People are being overly critical just because India did not win this tournament. Harsha called this tournament 'topsy-turvy' which is an unjustifable thing to say. I personally think that the unpredictable nature of the tournament made it interesting because there was no obvious winner from the start. Had this tournament taken place in England or Australia, Harsha would not be calling it irrevlant.

  • aaditya on August 29, 2010, 14:46 GMT

    what is meaningful cricket??CL-20??did anyone watch the first edition??over long run 20-20 will definitely effect the game in a bad way..signs r already there!!

  • John on August 29, 2010, 6:54 GMT

    chokkshokka, Apart from that one India victory NZ has a better record than India in recent World Cups. Pretty much a regular semi-finalist. And no, I'm not a Kiwi either!!!

  • Nithin on August 29, 2010, 3:04 GMT

    Guys, Harsha has written this article before the final. This doesn't include it. The final should have been closer given the state of the pitch. I personally don't think we need to be hyper critical of the way the team played. However, all the other matches were one sided enough to make it boring. I hope that Dambulla is not one of the grounds for the world cup. We don't want a repeat of the Eden gardens semifinals where Jayasurya was turning it 90 degrees around the legs. The pitch has to be more consistent to maintain the interest of the spectators or the game will lose its charm.

  • Ranga on August 29, 2010, 0:45 GMT

    Meaningless? According to Lankadeepa online newspaper police was called to Dambulla stadium to disperse a crowd of about 1,000 spectators who couldn't get in because it was full.

  • dhanu on August 28, 2010, 17:38 GMT

    Harsha dont u have common sense ???? sri lanka is not a high population country like any other cricket nation .in the same way dambulla is a not a city like colombo. so it is unfair to accpet large crowd from here.we saw how indian batsman struggle in the seaming conditions in dambulla . so how can they paly in AUS SA or ENG.

  • Geeva on August 28, 2010, 17:35 GMT

    I think all teams should play ODI series on an Home and Away basis with a max 5 odi's per series within a four year period at the end we can have the world cup!No more triangulars!It was fun in the nineties but that was before statelite tv in SA!!And Harsha the entire IPL is meaningless!!!!!!!!!!

  • Poojan on August 28, 2010, 9:08 GMT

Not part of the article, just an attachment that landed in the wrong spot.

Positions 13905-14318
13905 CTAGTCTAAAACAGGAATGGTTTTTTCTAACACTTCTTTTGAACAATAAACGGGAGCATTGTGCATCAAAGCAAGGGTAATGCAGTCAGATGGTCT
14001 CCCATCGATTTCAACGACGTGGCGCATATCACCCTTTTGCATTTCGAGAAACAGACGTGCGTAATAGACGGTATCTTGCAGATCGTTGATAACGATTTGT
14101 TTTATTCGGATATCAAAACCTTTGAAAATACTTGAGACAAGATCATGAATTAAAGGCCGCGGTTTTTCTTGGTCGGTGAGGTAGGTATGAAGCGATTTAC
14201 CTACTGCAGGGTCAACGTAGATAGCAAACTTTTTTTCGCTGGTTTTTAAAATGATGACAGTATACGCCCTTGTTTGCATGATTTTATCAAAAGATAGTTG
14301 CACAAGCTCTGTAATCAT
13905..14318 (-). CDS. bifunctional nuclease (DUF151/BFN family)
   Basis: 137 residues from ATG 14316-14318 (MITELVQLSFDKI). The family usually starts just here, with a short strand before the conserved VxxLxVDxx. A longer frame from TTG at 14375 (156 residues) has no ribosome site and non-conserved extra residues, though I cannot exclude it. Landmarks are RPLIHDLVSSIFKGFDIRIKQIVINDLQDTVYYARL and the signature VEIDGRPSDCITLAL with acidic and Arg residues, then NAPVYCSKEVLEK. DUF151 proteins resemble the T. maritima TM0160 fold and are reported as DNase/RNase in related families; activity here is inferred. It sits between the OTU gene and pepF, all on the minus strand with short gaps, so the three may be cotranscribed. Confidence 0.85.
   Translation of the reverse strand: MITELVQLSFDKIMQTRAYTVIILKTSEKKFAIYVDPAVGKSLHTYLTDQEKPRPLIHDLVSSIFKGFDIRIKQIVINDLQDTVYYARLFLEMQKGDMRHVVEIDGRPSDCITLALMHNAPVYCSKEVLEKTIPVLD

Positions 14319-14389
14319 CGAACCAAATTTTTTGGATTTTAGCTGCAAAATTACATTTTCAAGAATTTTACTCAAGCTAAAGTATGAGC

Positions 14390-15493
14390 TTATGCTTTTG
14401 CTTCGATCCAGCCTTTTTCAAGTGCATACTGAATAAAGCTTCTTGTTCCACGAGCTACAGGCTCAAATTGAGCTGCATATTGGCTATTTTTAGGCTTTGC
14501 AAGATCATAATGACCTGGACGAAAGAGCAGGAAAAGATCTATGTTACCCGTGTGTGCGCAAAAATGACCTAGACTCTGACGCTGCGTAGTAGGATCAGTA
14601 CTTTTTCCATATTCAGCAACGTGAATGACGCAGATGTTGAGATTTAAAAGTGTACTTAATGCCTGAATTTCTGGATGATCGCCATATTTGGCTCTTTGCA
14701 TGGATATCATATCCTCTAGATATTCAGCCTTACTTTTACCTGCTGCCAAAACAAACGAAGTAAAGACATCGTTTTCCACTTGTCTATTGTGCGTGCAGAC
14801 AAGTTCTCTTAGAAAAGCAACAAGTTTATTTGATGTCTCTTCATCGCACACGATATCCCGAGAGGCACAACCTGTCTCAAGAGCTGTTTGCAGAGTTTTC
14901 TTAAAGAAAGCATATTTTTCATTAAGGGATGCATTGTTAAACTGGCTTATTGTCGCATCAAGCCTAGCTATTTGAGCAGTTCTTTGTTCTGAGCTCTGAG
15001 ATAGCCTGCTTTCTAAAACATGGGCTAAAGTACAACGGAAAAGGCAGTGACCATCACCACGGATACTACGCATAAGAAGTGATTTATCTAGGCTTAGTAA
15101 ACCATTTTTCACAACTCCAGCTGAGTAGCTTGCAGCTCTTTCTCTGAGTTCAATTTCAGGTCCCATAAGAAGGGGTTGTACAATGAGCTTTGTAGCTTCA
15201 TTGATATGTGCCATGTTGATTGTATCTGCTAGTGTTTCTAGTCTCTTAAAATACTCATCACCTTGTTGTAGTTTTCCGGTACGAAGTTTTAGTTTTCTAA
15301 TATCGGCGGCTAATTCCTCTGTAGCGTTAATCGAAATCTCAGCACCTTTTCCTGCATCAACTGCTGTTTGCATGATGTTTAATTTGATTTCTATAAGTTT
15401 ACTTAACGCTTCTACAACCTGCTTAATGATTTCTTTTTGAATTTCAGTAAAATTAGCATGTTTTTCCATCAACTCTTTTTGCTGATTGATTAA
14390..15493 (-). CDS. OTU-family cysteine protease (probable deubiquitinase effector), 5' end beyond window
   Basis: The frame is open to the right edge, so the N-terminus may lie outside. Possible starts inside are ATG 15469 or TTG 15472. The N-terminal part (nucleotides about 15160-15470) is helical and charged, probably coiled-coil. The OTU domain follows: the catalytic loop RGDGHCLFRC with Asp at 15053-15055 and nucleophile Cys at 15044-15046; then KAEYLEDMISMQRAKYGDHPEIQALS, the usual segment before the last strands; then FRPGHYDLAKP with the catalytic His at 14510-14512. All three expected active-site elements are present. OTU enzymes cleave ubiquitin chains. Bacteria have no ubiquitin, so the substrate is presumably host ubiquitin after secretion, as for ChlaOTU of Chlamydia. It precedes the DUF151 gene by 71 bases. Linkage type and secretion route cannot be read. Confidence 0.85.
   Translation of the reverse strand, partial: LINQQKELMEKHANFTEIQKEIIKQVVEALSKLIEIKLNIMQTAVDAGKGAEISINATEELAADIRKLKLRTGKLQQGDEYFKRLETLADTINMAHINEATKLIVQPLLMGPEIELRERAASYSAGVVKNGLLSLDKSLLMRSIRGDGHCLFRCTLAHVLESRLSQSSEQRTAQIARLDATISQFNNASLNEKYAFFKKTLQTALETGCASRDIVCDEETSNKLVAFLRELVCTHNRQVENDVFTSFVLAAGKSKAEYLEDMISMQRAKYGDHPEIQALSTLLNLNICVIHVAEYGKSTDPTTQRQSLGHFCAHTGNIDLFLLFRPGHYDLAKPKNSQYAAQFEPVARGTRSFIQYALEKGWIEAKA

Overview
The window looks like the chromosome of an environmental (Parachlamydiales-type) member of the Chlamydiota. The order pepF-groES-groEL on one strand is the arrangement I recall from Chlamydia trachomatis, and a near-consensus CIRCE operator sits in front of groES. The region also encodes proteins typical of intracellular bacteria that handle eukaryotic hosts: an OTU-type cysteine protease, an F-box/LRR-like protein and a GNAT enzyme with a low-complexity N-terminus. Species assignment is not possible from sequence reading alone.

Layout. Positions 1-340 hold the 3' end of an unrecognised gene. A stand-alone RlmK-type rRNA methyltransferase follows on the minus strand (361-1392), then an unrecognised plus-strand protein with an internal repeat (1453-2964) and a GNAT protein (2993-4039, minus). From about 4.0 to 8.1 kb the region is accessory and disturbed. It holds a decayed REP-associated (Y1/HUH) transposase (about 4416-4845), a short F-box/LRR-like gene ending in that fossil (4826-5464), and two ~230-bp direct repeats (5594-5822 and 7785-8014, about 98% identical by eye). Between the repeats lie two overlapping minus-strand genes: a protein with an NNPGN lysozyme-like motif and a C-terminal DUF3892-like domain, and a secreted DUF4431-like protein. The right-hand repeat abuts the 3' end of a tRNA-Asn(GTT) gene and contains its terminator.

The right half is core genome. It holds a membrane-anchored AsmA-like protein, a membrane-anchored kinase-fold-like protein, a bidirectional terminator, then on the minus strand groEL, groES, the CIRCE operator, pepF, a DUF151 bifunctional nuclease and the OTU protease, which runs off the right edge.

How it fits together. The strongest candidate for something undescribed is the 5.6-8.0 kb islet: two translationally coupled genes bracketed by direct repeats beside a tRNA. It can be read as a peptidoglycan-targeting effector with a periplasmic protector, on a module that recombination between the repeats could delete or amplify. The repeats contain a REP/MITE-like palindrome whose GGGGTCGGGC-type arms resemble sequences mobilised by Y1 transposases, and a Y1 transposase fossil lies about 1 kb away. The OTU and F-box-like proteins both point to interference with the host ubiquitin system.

i totally agree with harsha ..... this tournament apparently has no meaning!!! NZ are suppose to tour india in return to india touring NZ and NZ had already played their odi series last yr wen they played d test series in SL.. BCCI should understn n plan d schedule of series n nt arrange ny vague series!! i think youngsters should get confidence dat if they perform they surely b a part of team... rite nw its nt d case as more or less india's battin order 4 WC ia already in place wid sachin,sehwag,gambhir,yuvi,dhoni n raina!! neither rohit nor virat can b india's no. 7... so its imp v bring in irfan n give him a real go!!! he is d match-winning material!!

  • Dummy4 on August 28, 2010, 8:43 GMT

    I cannot help but fully agree to Harsha. Irrespective of what happens in today's finals, these types of triseries are pretty meaningless. Just think how well the Indians bowled that they had NZ 52/7 and all but sealed the game. But was it all really Indian attack doing the trick. For people who are arguing that we are defending India wrongly, this is a mighty slap to their logic. The SL wickets are bat first and win the game. Both India and SL lost a game to each other after playing first, when they batted poorly. But when NZ carved out 288 against India they won comfortably. This does not do anything to the game in general. Going by the way SL performs in such tournaments, SL should have won many more tests and ODI series, WCs outside SL. But have they done it. No. Jaywardane scored 374 in a Test innings against SA. How many times has he scored 374 in a complete series outside SL. India has won 4 tests in SL against their none in India. Answer these questions, you will agree with him.

  • Dummy4 on August 28, 2010, 8:29 GMT

    I am sure its unfair to go so harsh on the long time new comers except for RJ.. The pitch is seeming endlessly.. Even the likes of Taylor and Jayavardhane who have seen it all are failing.. But I agree these guys should have shown a little of application and character.. Pressure can make you come stronger or it can make you fail.. Sad that our players only chose to fail.. Tiwary deserved a spot.. But I am afraid this chance would have given a scar on his confidence.. RJ?? I feel pity for him.. All the best Dhoni..